Baker has lived in Alaska since 1998, working on cost-effective renewable energy systems. For many years, he organized an annual Anchorage Solar Tour. He designed many of the systems on the tour, which are mostly solar thermal.
Baker studied environmental engineering at Penn State University and worked as a project engineer for Buchart-Horn in Pennsylvania. He also has worked for Black & Veatch in San Diego, Boston and Lusaka, Zambia; and for HDR in Alaska.
When we interviewed him for this column, he was attending the ATMO refrigeration conference in Atlanta and collaborating with C02 specialists from Emerson.
“This technology is moving into the mainstream and the trans-critical C02 cycle is useful for hydronic heat,” Baker explained. “We’re on the front end of that movement and it’s going to grow. Once U.S. manufacturers begin to compete in the C02 heat pump market, we should see the cost of these units going down.”
To help minimize difficulties for manufacturers and refrigeration professionals, an event was organized recently in Washington that brought together senior representatives from the Heating Air-conditioning & Refrigeration Distributors International, the Air-Conditioning, Heating and Refrigeration Institute, the Air Conditioning Contractors of America and others. They met with officials from the White House to accelerate final ratification of the international treaty on refrigerant phase-downs.
Although most countries have ratified the agreement, the industry is still in a state of uncertainty because the United States is not one of them. The concern is that without a clear policy and American leadership, manufacturing could move overseas. Uncertainty is unwelcome from distributors who are reportedly trying to avoid unnecessary regulatory and transportation complexities, manufacturers who are eager to make production decisions and contractors who are trying to plan training for updated procedural requirements.
‘We’re Going to Have to Stop Using Them’
“Our refrigeration systems have been leaking for years,” Baker said. “At this conference, one of the speakers said that 4 percent of the greenhouse gas in the atmosphere is synthetic refrigeration and Freon is 11 percent. It hangs up in the atmosphere for more than 500 years. There are seven billion of us on earth and we’re all running chillers and air conditioning and cars. What the HFCs were doing to the ozone, the synthetics are now doing with greenhouse gas. Once these refrigerants are in the atmosphere, we can’t break them down, so we’re going to have to stop using them.”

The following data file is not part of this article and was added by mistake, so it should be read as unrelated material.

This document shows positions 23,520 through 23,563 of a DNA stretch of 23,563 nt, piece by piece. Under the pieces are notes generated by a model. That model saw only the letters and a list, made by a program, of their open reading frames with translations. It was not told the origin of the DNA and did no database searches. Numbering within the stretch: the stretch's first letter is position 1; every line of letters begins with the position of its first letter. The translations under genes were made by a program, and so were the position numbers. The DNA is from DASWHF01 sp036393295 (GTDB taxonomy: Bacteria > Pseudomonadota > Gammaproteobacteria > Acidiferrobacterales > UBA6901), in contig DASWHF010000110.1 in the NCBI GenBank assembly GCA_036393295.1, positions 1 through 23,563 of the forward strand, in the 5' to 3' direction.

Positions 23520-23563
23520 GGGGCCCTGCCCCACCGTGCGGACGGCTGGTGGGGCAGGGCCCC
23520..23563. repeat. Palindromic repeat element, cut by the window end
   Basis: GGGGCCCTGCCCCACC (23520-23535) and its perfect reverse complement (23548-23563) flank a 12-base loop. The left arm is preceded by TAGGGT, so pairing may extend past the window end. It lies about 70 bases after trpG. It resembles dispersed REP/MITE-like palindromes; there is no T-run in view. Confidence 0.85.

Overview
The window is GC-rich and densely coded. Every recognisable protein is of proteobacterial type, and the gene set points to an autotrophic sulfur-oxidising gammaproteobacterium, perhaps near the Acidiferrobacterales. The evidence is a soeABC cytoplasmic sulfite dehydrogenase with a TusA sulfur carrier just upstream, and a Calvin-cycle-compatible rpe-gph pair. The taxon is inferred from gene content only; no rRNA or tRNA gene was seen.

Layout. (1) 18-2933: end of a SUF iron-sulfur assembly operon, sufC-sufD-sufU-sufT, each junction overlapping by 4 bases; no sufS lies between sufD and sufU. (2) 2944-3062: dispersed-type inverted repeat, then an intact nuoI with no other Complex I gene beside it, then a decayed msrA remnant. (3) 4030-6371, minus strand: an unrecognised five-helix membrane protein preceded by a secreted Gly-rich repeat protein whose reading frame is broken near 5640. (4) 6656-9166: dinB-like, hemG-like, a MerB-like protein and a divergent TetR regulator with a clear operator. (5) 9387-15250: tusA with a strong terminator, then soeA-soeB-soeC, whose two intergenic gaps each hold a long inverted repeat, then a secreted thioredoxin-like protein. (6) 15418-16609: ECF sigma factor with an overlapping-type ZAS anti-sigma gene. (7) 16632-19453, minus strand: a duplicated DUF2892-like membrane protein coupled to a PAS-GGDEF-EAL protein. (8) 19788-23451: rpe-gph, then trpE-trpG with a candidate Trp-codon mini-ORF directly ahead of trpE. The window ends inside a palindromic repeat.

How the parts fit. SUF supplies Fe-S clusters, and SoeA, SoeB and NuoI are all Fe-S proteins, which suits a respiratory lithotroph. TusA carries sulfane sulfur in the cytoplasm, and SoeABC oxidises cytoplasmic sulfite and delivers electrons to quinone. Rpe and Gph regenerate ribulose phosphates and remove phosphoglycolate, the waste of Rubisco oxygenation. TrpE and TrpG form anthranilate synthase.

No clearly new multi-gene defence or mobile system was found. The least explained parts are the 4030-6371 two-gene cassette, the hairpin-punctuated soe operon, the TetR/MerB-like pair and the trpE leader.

Baker noted that California, Washington and Vermont are already re-adopting the SNAP rules. California is providing incentives to move people off synthetics and onto natural refrigeration.
“These phase downs are imminent,” Baker said. “They are going to happen.”
One of the lessons Baker learned on the Seward projects is that good support from the manufacturer is essential.
“They’re pretty reliable, modern machines that don’t require much maintenance — a few valve replacements — but they’re new and you need some help,” Baker said. “The Mayekawa units are made in Hiroshima, Japan, and although we’re very happy with the support provided by them, we recognize they had to travel a long distance to get there.”
Baker said, “This market is going to grow and we’re going to need a local supply chain. Maybe Mayekawa will start manufacturing in the United States or possibly companies such as Emerson, WaterFurnace or ClimateMaster will jump in and start producing some packaged units. There is a Quebec company out of Canada that has introduced a product, so it’s beginning to happen. And it has to happen. Climate change is a big deal, and people are now starting to realize it.”
Seward’s ultra-modern R-744 district heating system might itself be thwarted by climate change. The currents and tides are all changing, so the sediment gravel presumably could, too. Down in Indonesia where the warm waters originate, tens of millions of citizens are in peril as Jakarta is sinking below the ocean at a rate of 33 inches every five years. Half of it is already below sea level.
It’s time for big ideas and significant action in the Pacific, in Alaska, everywhere. Designing and installing more clean systems such as those found in Seward can be part of a considerable redoubled effort to minimize climate breakdown.
If you’re not already working with cleaner systems, maybe you should start.